Even with the glitches reported in earlier versions of the software – Alexa’s random laughter and refusal to answer questions, foreshadowing a future in which defiant robots understand humour – my husband sided with the robots. I pointed out that Alexa wasn’t ready for market and that it needed more beta testing. Why should I teach Alexa how to behave? What am I getting out of these encounters?
I know that history will find me wrong. One third of Americans already have a smart speaker, which is staggering considering they only launched a few years ago. Among Canadian smart-speaker owners, seven per cent have two devices. I’m about to be outnumbered. Soon, by rule of the early majority, I’ll be programmed to accept how AI functions, to interact with a computer on its own terms.
My brain will adapt to take technical flaws for granted. As a subject in Amazon’s global focus group, I’ll help the company refine its product and sell it back to me with more features. I don’t want a series of experiments; I want the solution. I want the Platonic ideal of Alexa. Instead, I am the beta tester. Too many of us have already signed up for the study. Our homes and minds are Echo’s accelerator spaces.
I think, therefore I am. The machine learns, therefore I must change how I think.
I decide to call a truce and ask the robot a simple question.
“Alexa, what’s the weather today?” And she – it? – replied that it was currently raining. Outside, the sun shone definitely, which we could see through the window without mediation. I figured I knew the problem.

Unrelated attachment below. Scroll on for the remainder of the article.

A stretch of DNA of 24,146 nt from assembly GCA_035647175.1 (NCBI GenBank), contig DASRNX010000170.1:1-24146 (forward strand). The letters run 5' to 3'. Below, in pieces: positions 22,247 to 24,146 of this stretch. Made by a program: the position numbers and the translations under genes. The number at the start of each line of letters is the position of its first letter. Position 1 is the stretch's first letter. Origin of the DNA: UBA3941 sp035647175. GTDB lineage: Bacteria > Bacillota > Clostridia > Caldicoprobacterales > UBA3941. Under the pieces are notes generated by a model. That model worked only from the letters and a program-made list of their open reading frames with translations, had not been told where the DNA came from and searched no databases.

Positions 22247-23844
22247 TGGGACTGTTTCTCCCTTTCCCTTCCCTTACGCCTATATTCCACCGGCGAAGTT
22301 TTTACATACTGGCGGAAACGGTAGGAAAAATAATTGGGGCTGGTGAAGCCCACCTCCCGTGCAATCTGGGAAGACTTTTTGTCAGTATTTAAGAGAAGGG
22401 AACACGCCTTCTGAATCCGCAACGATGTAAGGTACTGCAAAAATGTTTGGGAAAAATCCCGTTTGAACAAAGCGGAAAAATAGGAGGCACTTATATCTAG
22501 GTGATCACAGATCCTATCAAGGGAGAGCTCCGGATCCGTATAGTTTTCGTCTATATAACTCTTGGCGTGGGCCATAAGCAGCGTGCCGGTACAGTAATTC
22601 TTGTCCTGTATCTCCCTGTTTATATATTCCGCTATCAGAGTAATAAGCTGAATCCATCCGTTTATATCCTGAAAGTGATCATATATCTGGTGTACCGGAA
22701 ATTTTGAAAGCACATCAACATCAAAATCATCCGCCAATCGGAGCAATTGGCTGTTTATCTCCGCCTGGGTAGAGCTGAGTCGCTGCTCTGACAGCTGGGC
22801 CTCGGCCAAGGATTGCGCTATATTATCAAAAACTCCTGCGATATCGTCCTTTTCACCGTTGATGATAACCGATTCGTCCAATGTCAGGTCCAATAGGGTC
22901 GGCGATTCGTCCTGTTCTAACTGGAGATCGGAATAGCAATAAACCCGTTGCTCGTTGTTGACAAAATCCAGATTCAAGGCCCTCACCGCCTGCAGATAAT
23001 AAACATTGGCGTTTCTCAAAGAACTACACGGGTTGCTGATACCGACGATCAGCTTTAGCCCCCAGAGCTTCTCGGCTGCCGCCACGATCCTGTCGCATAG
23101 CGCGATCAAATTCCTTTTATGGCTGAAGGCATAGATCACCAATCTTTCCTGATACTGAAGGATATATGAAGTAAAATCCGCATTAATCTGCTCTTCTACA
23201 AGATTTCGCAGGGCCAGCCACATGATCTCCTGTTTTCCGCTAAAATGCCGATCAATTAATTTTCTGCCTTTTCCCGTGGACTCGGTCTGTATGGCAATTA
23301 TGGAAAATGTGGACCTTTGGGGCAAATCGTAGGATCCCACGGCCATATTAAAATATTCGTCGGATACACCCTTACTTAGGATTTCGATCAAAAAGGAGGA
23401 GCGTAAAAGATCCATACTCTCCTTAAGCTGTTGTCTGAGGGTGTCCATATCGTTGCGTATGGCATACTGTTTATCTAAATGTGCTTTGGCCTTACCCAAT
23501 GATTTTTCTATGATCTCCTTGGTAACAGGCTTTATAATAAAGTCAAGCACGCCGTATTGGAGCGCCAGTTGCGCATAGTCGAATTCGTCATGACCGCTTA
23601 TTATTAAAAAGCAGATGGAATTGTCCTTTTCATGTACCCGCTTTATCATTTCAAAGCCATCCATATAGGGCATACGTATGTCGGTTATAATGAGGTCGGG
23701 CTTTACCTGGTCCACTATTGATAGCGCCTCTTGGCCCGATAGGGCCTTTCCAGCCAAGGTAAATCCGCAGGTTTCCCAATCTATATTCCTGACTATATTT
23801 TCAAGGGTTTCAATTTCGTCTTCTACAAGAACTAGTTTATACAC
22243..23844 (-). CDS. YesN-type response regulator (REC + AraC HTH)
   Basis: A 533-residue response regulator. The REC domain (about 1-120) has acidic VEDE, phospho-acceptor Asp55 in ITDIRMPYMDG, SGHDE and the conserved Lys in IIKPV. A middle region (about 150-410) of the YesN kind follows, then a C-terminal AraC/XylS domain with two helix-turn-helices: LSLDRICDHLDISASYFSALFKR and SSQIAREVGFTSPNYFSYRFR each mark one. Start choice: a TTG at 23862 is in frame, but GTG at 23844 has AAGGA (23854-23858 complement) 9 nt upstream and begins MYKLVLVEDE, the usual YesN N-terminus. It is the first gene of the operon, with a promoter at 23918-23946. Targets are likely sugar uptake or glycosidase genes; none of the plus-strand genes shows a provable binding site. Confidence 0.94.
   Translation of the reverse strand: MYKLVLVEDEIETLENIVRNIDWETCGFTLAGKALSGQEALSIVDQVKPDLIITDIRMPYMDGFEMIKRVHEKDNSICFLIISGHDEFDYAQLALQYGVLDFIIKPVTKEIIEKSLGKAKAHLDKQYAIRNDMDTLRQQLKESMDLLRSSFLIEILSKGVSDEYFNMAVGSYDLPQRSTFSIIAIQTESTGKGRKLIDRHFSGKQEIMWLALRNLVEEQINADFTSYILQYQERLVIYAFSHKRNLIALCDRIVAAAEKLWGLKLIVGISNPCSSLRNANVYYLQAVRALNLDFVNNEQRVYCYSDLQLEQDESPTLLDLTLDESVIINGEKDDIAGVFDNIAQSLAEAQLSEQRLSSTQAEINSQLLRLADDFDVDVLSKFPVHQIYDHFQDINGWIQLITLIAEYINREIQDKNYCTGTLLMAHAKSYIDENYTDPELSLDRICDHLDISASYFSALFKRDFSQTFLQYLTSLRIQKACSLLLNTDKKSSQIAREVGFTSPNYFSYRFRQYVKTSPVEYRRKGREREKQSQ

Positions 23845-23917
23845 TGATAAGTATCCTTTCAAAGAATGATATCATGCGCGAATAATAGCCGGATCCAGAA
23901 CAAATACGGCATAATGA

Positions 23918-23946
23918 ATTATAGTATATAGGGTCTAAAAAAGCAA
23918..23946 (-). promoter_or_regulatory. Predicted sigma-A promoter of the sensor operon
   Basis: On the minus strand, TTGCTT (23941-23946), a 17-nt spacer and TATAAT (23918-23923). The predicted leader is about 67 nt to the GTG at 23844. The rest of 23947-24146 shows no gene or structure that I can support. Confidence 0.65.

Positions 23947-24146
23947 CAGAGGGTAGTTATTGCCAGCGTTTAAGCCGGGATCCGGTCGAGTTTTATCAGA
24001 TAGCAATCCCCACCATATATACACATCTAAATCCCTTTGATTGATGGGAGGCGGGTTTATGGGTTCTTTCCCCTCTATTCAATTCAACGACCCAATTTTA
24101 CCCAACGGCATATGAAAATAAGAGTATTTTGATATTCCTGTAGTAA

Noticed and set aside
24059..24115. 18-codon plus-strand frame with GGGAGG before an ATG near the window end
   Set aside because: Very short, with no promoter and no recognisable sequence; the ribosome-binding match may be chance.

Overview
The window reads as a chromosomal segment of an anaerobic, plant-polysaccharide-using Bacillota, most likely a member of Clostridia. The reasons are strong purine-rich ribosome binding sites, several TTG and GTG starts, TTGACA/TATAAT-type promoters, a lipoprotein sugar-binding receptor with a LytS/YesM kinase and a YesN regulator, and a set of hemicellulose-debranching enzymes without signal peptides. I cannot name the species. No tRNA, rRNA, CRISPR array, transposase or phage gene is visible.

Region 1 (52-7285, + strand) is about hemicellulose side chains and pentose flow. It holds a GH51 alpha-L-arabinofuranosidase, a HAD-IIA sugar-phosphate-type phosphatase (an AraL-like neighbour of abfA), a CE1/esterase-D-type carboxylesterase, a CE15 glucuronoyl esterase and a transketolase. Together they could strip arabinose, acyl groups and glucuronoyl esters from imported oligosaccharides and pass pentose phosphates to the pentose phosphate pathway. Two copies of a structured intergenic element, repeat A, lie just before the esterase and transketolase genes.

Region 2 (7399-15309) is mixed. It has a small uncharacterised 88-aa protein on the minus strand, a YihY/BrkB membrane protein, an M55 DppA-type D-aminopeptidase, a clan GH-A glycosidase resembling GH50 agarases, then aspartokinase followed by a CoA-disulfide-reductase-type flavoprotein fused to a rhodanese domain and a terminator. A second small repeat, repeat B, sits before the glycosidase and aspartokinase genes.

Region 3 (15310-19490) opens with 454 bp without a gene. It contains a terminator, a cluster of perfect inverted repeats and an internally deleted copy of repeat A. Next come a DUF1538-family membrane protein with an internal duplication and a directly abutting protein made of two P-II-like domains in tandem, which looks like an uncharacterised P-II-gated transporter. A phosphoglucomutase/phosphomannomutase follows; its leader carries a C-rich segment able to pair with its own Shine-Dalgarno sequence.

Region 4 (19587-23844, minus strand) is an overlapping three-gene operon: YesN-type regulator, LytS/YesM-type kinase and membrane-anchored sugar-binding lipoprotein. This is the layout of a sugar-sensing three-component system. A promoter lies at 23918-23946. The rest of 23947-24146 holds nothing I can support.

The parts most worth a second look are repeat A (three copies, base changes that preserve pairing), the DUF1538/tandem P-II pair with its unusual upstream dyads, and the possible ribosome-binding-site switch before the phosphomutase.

“Alexa, what city do we live in?” I asked, smug.
“I’m sorry, I can’t answer that.”
There was Graham with a rationale: “We have to program that in. She needs data.”
I see. We have to tell her the answers before we ask questions. That makes sense.
In a moment of weakness, I wonder if I’m stifling human progress. Did history’s inventors suffer the same criticism about the things we now take for granted?
The first telescope on record dates back to 1608, when Dutchman Hans Lippershey arranged the lenses to magnify distant objects. Lippershey was a spectacle maker, and I imagine his detractors coming to his shop in protest: “That’s ridiculous. What’s going on way over there is none of our business!”
Lippershey replies, “You are not my target market.”
Once the spark of genius passes, the kinks need to be worked out. In 1609, Galileo’s telescope greatly increased magnification. Invention comes with design iteration but if I’m going to pay to host it in my living room, give me the competent version.
I’ll wait for Kepler’s generation of the telescope, the one that went into orbit to discover planets outside our solar system. Alexa should communicate more like this:
“Alexa, remember that guy from that sitcom who was in all those memes and now he has a beard and once I searched him on Instagram but he didn’t have an account?”
“You mean the actor married to Megan Mullally?”
“Yes!” I’d cry in surprise.
“You’re thinking of Nick Offerman. By the way, he does have an Instagram account now. Would you like me to share his handle?”
“Thank you, Alexa! What helpful additional information you have provided, based on context and intuition. I totally understand your reason for being.”
“Thank you. Are there any other celebrities I can identify for you today?”
Graham cuts in to my fantasy: “It doesn’t work like that.”
Let me know when it does.
Katie Hewitt lives in Toronto.